Posts Tagged: honey bees
The January newsletter published by the eXtension.org Bee Health Community of Practice includes:
* New Feature: Managed Pollinator CAP Updates
* Social Media Strategy Developed
* YouTube Channel Launched
* New Feature: University of Florida Bee Disease Videos
* FAQ's Organized by Category
* Google Analytics: Bee Health Homepage in Top 10 at eXtension.org
* On the Calender
One of the many bee experts who answers the Frequently Asked Questions (FAQs) is John Skinner of the University of Tennessee, who has strong UC Davis connections. He received his doctorate in entomology from UC Davis in 1987, studying with major professor and native pollinator specialist Robbin Thorp. Although an emeritus professor since 1994, Thorp continues his research. He maintains an office in the Harry H. Laidlaw Jr. Honey Bee Research Facility, UC Davis.
Here's a sampling of the questions that Skinner answered in the last few months:
How Do Bees Make Wax?
Bees produce the beeswax used in the construction of their combs from the four pair of wax glands located on the underside of the abdomen. These glands are most highly developed and active in bees 10-18 days old. The wax appears in small, irregular oval flakes or scales that project between the overlapped portions of the last four abdominal segments. Wax can be secreted only at relatively high temperatures and after a large intake of honey or nectar. --John Skinner, University of TennesseeHow Do Bees in a Swarm Determine Where to Go for a New Home?
A swarm of bees hanging on a branch includes a queen and thousands of worker bees. Some of these bees function as scouts and search the surrounding area for a suitable category to move into. The scouts return to the swarm cluster and dance to communicate information to the bees in the swarm. There may be numerous dances all going on at the same time. The results are similar to a dance contest where the number of dances is reduced until only one dancer left. Within a half hour of reaching an “agreement” the swarm flies to the new location. --John Skinner, University of TennesseeHow Long Do Honey Bees Live?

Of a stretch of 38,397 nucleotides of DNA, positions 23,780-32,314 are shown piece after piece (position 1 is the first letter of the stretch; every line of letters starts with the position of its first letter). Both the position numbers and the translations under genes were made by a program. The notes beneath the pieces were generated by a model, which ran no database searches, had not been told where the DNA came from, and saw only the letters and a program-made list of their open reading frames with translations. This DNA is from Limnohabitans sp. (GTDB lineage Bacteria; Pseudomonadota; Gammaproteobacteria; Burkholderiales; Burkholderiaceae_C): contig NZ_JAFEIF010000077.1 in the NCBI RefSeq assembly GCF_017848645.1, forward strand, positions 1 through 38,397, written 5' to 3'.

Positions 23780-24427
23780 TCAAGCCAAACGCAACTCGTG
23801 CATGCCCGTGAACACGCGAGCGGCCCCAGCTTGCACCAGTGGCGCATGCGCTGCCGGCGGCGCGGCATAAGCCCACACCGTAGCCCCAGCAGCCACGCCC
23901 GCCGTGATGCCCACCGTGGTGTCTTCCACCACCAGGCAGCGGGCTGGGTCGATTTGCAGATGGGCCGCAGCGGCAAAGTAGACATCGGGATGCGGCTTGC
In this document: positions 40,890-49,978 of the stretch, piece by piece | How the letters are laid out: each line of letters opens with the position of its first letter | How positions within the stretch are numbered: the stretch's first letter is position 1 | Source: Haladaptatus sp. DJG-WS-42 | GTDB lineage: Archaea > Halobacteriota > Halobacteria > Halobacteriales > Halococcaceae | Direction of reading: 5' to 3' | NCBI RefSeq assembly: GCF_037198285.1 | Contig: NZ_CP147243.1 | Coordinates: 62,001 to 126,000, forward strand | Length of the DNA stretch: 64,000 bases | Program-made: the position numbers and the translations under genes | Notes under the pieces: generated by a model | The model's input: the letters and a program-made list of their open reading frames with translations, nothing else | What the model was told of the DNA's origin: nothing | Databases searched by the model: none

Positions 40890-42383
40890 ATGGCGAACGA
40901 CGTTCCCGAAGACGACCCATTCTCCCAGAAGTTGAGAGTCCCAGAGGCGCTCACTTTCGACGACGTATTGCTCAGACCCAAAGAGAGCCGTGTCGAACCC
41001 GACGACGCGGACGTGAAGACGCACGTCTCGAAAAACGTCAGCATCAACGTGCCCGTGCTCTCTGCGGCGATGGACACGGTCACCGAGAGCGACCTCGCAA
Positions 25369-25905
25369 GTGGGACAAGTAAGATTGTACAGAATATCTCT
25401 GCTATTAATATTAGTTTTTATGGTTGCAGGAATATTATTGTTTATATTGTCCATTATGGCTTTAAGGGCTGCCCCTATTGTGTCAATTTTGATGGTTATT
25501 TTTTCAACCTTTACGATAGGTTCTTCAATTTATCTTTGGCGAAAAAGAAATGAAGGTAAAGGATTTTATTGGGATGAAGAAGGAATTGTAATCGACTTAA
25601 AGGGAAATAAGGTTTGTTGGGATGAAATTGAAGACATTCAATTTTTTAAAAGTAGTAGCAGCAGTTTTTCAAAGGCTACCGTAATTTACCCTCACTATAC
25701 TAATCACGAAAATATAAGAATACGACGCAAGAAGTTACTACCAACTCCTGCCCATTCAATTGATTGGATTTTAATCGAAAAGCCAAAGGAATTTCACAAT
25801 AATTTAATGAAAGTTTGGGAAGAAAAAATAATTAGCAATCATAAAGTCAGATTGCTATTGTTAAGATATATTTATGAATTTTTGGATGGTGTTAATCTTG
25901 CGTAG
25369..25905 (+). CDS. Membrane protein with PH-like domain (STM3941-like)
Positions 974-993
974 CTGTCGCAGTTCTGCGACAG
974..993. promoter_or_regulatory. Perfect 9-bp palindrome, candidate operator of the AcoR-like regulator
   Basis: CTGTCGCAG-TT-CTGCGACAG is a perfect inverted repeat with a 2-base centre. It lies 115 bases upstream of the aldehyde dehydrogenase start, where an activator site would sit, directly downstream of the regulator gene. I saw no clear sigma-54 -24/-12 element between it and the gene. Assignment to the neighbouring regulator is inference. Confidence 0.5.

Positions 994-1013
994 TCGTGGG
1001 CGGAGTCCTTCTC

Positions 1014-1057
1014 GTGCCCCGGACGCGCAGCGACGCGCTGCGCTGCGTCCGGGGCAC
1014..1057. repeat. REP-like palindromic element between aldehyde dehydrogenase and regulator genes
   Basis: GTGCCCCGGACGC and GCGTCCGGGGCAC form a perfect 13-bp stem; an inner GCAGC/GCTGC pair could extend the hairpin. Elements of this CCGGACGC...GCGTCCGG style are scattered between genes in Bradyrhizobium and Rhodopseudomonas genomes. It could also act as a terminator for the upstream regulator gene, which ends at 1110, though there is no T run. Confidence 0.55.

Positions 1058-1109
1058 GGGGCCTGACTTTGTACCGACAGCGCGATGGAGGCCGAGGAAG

During the active season, the lifetime of a worker is five to six weeks. Overwintering worker bees may, however, live for four to six months. Whatever their life span, worker bees usually confine themselves to one task at a time, working without pause. If they are field bees, they may be scouts or collectors. Scouts look for sources of nectar and pollen. Once suitable sources are located, the scouts recruit additional foragers.
Nectar collectors, pollen foragers, water gatherers or propolis gatherers work so single-mindedly at their jobs, they will not stop even to collect honey placed before them. During the day, one may see hundreds of spent workers, wings ragged, returning wearily to the hive. Worker bees are aptly named as they literally work themselves to death. Death occurs following approximately 500 miles of flight. --John Skinner, University of TennesseeHow Can Worker Honey Bees Perform So Many Tasks in Their Short Lives?